Tampa Bay = Game On!
If you like fishing in Florida, now is the time to go. As usual, March fishing marks the start of our Spring bite and as of late February, things are moving along like a well-oiled machine. The bait hasn’t hit the flats in my neck of the woods thick yet, but by our next check-in that will have changed. As we push through the 3rd month of 2021 you can expect to see some wind-blown days but there will be outstanding fishing paired with it. As the North winds subside and we shift from the South, the heat will be on us like a wildfire.
Inshore fishing is nearing it’s prime in most stretches of Tampa Bay. Due to the lack of rain, water clarity has been great – making it easier to see more fish when prospecting new areas. Snook fishing remains the catalyst of many fantastic days of fishing but a close second is the Redfish. Over the last few weeks, we have seen a significant increase in the numbers of Reds coming over the rails, especially mixed in with a good Snook bite. As we move into April, we should see the bite only get better. As long as the water temps can stabilize before the big Summer boil, we should be in great shape. Bait has been plentiful throughout the bay but mainly in the deeper areas. In the coming weeks, we will see it make a return to most healthy grass flats in our estuary. As this happens, the magical days inshore happen. When you hear the term “they chewed the bottom out of the boat “, that’s what I’m talking about. Our fishery will go into a frenzy both inshore and nearshore.
As of late, most of our Snook have been ranging from 18-24”. The bait of choice without a doubt is a live Pilchard but when the time is right, they won’t turn down a variety of artificial and live baits. One key that I like to focus on this time of year for sure is making sure we have moving water. I also don’t want it flooded (high) as these fish will get so far back in the trees that they are almost un-fishable. My preferred tide is somewhere around the middle of the incoming to high. Depending on the height of the low tide (so you don’t get stuck) the bottom half of the outgoing is always a great Snook bite this time of year. On the other hand, I like have the higher water for the Redfish. More water puts these fish into back bays, creeks, pockets, sand flats, shallow shorelines, where they tend to group up and eat well. The bigger the bait, the better for Redfish this time of year.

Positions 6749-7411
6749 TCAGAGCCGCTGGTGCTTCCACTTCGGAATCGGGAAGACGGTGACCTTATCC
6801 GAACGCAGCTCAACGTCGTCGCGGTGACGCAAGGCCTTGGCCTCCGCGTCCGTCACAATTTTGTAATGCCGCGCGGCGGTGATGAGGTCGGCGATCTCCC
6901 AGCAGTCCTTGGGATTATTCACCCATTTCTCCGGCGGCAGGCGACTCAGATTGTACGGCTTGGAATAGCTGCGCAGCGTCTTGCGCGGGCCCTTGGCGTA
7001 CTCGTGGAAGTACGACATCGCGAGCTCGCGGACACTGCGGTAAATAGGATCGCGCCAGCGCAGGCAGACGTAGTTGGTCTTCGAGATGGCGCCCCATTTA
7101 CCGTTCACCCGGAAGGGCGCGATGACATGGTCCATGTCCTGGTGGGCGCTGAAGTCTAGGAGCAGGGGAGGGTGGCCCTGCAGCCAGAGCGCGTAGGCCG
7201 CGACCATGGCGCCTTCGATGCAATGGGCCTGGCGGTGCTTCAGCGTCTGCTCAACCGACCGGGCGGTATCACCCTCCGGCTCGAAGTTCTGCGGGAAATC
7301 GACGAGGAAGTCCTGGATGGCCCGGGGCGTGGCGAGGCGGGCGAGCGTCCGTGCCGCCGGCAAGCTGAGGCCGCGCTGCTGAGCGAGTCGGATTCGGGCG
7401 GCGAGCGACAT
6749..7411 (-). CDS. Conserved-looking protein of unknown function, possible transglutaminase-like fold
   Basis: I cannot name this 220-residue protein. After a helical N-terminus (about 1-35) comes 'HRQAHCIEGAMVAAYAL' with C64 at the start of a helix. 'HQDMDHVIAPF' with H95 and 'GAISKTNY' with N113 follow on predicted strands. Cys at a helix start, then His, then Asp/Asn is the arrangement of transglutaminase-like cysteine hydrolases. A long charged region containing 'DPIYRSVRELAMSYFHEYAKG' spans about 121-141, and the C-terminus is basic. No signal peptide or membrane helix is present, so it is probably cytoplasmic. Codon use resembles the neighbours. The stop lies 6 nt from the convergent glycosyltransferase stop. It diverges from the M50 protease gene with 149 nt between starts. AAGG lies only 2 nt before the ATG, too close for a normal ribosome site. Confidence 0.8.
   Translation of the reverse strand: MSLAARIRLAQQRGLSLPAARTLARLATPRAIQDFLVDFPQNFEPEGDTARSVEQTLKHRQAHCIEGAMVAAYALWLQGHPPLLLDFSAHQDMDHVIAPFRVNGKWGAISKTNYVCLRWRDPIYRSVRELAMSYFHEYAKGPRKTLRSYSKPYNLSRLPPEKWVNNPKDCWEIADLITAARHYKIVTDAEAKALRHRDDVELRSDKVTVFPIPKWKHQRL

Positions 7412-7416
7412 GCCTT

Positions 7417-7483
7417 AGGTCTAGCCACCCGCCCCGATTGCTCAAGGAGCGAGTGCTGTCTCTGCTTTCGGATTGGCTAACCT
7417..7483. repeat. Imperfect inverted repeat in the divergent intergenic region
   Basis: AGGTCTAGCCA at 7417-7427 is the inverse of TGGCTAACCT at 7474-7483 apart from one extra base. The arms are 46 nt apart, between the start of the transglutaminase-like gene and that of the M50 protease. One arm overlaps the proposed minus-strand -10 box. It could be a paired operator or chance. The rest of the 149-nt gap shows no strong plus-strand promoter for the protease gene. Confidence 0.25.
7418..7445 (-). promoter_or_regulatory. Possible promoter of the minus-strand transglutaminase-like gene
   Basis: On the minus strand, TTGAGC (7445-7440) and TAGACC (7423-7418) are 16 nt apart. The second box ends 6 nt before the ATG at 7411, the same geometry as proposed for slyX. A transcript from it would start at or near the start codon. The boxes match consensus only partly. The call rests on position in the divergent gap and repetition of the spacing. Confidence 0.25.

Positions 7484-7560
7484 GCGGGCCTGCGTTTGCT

The will key into larger prey as they switch their foraging patterns from crustaceans to more finfish. A live Pilchard, Pinfish, Finger Mullet, Chub will do the trick. If Spotted Sea Trout is your flavor. I didn’t forget about you. Now is a good time to get on some good numbers of “schooly” Trout but also don’t be surprised to find the 20+ “Mustard Mouths” in the mix. Much like the Redfish, I really like to use a large bait for targeting the trophy Trout. Search the potholes on healthy grassflats in the 2’-4’ depth and you will find them. One thing to pay attention to is the glass minnow and small surface bait when hunting Trout. Large numbers of fish will require a substantial food source close by to fill up for the Spring.
Until next month, tight lines and following seas!
The Suzuki Repower Fishing Report is sponsored by Suzuki Repower and Mastry Engine Center.
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